After returning in 1986 with doctorate, she was promoted to the post of Senior Lecturer in the Department of Zoology where she carried out academic work and research under the tutelage of Emeritus Professor Sena de Silva. Following the establishment of the Department of Fisheries Biology, Dr. Ruchira Cumaranatunga took reins of this important department in 1990 from the founder Head of Prof. Sena de Silva, providing academic and administrative leadership. As the Head of this newly carved out Department, she put her heart and soul into it and worked with great dedication, devotion and distinction with the members of her discipline as a cohesive team in further strengthening and expanding its academic and research programmes. Among her many noteworthy contributions to the Department of Fisheries Biology in particular and the University of Ruhuna in general, the close links she developed with SIDA/SAREC stand out loud and clear. Through funds secured from SIDA/SAREC exceeding Rs. 500 million, she made an inestimable contribution to the University of Ruhuna by providing postgraduate training to the staff, strengthening laboratory facilities and supporting high impact research in Fisheries Biology and allied field and providing a high speed campus-wide ICT network.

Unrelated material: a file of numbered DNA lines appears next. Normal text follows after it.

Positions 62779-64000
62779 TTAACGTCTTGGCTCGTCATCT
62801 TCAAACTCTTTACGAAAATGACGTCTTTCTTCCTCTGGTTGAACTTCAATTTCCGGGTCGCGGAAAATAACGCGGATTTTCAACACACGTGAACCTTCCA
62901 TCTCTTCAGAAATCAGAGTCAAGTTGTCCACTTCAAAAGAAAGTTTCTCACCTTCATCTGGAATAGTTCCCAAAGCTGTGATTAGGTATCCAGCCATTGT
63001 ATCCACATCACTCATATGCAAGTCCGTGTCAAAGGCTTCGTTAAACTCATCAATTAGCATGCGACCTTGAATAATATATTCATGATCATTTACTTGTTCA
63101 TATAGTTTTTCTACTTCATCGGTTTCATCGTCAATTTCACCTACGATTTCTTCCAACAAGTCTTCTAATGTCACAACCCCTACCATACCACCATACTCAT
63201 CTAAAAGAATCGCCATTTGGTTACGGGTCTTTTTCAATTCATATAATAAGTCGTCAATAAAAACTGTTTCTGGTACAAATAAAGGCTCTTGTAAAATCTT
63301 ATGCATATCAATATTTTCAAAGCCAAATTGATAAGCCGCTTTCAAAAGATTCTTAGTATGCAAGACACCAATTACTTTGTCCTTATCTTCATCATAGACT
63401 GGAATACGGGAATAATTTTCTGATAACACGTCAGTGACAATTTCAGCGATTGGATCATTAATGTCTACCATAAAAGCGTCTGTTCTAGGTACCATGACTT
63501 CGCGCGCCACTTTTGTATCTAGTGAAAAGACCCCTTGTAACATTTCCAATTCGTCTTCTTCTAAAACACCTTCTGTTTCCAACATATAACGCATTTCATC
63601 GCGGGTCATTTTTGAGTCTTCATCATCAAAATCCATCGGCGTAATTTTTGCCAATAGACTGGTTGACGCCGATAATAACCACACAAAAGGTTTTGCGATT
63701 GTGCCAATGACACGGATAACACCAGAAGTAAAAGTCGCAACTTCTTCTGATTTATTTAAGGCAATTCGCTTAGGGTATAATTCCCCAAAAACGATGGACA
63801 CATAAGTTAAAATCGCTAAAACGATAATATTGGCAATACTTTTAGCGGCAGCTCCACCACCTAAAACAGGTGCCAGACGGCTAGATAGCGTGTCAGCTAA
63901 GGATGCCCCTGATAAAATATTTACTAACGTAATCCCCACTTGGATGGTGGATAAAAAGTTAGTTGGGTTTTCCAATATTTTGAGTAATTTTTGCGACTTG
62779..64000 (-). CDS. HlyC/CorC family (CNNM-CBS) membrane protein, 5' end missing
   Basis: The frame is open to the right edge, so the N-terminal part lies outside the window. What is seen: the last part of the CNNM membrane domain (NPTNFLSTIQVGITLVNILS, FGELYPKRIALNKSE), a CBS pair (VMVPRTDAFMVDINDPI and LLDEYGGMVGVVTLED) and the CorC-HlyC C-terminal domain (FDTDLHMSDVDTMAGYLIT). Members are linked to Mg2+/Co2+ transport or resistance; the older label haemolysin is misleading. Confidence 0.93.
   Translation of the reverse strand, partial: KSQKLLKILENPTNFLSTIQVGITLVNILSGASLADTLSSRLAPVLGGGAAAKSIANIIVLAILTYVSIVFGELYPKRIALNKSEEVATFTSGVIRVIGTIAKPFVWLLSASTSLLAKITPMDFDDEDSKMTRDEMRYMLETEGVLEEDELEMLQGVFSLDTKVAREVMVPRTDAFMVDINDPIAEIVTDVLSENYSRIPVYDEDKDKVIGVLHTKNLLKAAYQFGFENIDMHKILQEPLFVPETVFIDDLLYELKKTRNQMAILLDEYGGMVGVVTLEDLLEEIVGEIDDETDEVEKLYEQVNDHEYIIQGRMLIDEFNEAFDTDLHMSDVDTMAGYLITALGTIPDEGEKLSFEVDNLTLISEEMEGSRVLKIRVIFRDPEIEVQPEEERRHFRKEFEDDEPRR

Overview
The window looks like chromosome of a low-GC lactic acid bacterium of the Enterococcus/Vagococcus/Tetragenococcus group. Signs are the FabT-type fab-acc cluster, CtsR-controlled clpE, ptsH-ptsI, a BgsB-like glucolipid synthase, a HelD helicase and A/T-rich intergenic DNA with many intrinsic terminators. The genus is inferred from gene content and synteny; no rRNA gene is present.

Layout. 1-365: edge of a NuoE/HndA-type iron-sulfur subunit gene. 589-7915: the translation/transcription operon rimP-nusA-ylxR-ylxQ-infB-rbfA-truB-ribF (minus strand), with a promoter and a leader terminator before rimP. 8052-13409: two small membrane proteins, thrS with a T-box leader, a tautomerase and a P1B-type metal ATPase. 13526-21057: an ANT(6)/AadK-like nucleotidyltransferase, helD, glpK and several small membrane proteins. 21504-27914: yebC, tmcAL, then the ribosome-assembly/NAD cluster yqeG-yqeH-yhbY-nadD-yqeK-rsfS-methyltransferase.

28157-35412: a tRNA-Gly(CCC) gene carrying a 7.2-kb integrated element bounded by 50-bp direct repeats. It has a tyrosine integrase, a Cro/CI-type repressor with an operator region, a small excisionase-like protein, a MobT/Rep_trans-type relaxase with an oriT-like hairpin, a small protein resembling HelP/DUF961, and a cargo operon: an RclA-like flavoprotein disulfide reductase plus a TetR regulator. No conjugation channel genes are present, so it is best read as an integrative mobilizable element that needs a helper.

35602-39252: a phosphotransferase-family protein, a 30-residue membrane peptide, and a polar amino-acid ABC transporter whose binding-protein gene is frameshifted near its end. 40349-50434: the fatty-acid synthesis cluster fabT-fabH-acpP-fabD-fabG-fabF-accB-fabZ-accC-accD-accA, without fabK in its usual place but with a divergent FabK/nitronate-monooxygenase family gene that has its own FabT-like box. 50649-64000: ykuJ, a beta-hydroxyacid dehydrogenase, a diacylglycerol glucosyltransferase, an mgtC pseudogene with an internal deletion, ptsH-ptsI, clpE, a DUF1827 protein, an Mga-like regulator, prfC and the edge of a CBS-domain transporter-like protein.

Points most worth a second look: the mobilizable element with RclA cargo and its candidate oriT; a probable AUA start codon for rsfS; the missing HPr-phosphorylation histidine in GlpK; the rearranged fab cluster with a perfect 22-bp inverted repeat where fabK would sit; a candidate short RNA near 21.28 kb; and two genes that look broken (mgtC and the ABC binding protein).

She has been literally married to Fisheries Biology and wedded to improving the academic atmosphere, intellectual climate and physical environment of the University of Ruhuna. She has been the recipient of several prestigious fellowships including the Fulbright Senior Research Scholarship and Commonwealth Fellowship tenable at the University of Hawaii and the National University of Singapore, respectively. Her relentless passion, tenacious determination and unwavering commitment indisputably made an immense contribution to the advancement of the Department of Fisheries Biology, facilitating its transformation into to a full-fledged Faculty of Fisheries and Marine Sciences and Technology 2005. As the Vice-Chancellor of the University of Ruhuna from 2001-2007, I had the treat of witnessing the blossoming of this Faculty under her able and visionary leadership, the first of its kind in Sri Lanka, thereby making the University of Ruhuna unique in the higher education landscape of the country.